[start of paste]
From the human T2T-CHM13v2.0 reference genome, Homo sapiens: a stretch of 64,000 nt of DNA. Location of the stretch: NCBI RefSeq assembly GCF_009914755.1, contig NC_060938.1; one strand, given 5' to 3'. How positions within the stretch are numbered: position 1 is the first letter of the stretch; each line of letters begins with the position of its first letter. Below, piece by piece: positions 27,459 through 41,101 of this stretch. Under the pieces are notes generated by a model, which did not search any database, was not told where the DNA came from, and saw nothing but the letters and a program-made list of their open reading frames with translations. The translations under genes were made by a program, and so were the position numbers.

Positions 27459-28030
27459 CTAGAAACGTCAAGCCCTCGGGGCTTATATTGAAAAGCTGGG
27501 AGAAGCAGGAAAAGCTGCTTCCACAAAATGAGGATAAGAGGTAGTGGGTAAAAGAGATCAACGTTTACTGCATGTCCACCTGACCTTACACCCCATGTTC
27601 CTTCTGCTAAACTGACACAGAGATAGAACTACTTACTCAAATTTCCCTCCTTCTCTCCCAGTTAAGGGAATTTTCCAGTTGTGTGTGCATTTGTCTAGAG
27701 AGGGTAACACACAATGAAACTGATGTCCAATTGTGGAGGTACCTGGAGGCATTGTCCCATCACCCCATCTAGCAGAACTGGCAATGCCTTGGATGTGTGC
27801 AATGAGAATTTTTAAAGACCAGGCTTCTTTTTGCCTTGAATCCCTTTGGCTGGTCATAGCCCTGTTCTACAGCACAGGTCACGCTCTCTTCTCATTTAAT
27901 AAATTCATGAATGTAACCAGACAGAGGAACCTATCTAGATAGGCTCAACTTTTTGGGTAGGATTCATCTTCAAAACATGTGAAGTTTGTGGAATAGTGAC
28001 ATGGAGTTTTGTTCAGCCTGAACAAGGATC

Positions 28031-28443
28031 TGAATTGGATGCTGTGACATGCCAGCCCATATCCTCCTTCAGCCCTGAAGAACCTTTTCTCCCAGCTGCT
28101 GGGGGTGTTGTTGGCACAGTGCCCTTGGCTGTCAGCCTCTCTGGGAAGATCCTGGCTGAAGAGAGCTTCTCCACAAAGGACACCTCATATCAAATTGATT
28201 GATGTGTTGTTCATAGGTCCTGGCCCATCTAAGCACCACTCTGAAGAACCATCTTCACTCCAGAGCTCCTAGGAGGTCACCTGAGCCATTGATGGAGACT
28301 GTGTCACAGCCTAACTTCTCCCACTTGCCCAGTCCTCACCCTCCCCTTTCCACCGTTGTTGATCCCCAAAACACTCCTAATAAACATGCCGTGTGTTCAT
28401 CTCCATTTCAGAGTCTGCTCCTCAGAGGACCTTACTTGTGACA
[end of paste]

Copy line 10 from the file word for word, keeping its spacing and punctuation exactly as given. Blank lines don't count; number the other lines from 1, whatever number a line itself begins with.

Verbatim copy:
Positions 28031-28443